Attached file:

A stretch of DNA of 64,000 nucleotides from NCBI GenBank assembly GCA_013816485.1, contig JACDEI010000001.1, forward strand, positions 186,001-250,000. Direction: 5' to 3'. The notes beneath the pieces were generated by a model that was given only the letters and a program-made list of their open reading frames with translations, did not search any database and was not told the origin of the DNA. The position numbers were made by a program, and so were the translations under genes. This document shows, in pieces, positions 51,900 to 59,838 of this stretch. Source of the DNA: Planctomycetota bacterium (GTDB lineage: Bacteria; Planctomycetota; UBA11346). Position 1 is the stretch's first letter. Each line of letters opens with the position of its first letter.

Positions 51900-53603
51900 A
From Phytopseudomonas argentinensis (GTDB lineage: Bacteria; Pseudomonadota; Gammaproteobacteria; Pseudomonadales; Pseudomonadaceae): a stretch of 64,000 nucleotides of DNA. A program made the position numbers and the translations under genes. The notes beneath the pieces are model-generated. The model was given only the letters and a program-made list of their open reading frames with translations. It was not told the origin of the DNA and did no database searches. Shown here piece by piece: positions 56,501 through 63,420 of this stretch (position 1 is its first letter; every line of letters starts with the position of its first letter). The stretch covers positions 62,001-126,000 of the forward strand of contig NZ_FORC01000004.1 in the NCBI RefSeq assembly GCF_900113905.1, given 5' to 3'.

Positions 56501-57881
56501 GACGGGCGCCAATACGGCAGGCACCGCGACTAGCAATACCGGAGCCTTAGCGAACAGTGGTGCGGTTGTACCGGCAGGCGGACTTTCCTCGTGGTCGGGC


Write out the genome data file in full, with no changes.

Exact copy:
A stretch of DNA of 64,000 nucleotides from NCBI GenBank assembly GCA_013816485.1, contig JACDEI010000001.1, forward strand, positions 186,001-250,000. Direction: 5' to 3'. The notes beneath the pieces were generated by a model that was given only the letters and a program-made list of their open reading frames with translations, did not search any database and was not told the origin of the DNA. The position numbers were made by a program, and so were the translations under genes. This document shows, in pieces, positions 51,900 to 59,838 of this stretch. Source of the DNA: Planctomycetota bacterium (GTDB lineage: Bacteria; Planctomycetota; UBA11346). Position 1 is the stretch's first letter. Each line of letters opens with the position of its first letter.

Positions 51900-53603
51900 A
From Phytopseudomonas argentinensis (GTDB lineage: Bacteria; Pseudomonadota; Gammaproteobacteria; Pseudomonadales; Pseudomonadaceae): a stretch of 64,000 nucleotides of DNA. A program made the position numbers and the translations under genes. The notes beneath the pieces are model-generated. The model was given only the letters and a program-made list of their open reading frames with translations. It was not told the origin of the DNA and did no database searches. Shown here piece by piece: positions 56,501 through 63,420 of this stretch (position 1 is its first letter; every line of letters starts with the position of its first letter). The stretch covers positions 62,001-126,000 of the forward strand of contig NZ_FORC01000004.1 in the NCBI RefSeq assembly GCF_900113905.1, given 5' to 3'.

Positions 56501-57881
56501 GACGGGCGCCAATACGGCAGGCACCGCGACTAGCAATACCGGAGCCTTAGCGAACAGTGGTGCGGTTGTACCGGCAGGCGGACTTTCCTCGTGGTCGGGC